A new type of automotive waste heat recovery system has been fired up on a recently commissioned test rig at the University of Brighton. The organic rankine cycle test rig uses a novel linear free piston expander to overcome the technical and economic barriers to using rankine cycle technology for automotive waste heat recovery. Initially configured to simulate heavy-duty truck applications, the 20kWe system can be scaled down to 3kWe for light-duty trucks and passenger cars. It has the potential to become the first commercially viable method to capture heat energy normally wasted in the exhaust, improving the efficiency of all types of vehicles.
The results from rig tests are expected to confirm the system’s potential to convert the high grade heat in the exhaust into electrical power, which can contribute to either powertrain or auxiliary loads. By providing physical test results to validate simulation tools, the data will allow Libertine to model specific customer applications with high confidence.
The test rig and linear free piston expander technology will form a centerpiece at Linear Power 2015, billed as the world’s first technology forum for linear power systems technology researchers and application developers.
“Visitors to Linear Power 2015, held in Brighton in September, will be able to see the system working in the lab, review the results and discuss potential applications,” says Libertine’s CEO, Sam Cockerill. “As part of our continuing relationship with Brighton University, we are co-sponsoring the Linear Power event together with NIDEC SR drives, an industrial partner on the heat recovery demonstration project.”
The project at Brighton, part-funded by the UK government through Innovate UK, uses a pair of Libertine’s linear free-piston expanders in an ethanol rankine cycle to extract energy from a hot gas source which represents the flow of a vehicle’s exhaust under a range of steady-state conditions. A free piston expander system has a number of advantages over turbo-generator systems. The operational flexibility and two-phase flow tolerance permits useful output to be generated during part load and transient conditions, which represent the majority of drive cycle conditions. In addition, the system provides a larger single-stage expansion ratio which suits ethanol/water rankine cycles.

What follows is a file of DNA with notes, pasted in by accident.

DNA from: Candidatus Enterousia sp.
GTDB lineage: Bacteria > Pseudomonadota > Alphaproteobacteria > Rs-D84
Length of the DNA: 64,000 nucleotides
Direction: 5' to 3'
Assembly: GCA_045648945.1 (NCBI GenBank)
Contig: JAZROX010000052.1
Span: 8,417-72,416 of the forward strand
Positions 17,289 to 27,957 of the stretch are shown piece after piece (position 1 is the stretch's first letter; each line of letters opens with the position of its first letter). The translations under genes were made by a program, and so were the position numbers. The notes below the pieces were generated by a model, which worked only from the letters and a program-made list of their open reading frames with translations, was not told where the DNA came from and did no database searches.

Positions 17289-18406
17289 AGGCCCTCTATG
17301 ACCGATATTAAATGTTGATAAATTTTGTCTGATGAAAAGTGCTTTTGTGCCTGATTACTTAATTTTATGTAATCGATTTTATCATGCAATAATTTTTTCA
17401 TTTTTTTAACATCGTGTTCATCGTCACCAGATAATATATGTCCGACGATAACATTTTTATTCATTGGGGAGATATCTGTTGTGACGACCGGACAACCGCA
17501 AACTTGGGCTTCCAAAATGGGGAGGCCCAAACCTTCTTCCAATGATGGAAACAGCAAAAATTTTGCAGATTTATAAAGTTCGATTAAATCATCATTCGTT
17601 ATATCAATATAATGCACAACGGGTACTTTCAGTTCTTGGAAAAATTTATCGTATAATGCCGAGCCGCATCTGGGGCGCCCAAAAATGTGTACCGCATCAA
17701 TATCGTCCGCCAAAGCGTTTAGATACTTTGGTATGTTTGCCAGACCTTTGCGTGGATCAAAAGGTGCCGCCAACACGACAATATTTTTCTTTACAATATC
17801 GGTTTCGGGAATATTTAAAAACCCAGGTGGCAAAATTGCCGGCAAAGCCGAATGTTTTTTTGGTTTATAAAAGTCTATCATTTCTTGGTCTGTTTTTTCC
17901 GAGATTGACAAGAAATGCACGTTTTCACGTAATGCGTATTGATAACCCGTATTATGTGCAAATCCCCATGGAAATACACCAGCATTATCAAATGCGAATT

Libertine’s piston geometry, electrical machine design and cylinder construction are ideally suited to rankine cycle applications. By integrating the electrical machine into the cylinder wall, rather than attempting to isolate it with seals, the high friction losses often encountered by free piston engine developers are dramatically reduced. Libertine’s expander also uses a novel transfer valve arrangement to meter the high-pressure working fluid into the expansion chamber without the need for active inlet valve control. This offers a simpler and more efficient solution than alternative inlet valve arrangements.
Initial results from the trials will be published during Q3 this year, with completion of the tests scheduled for the year end.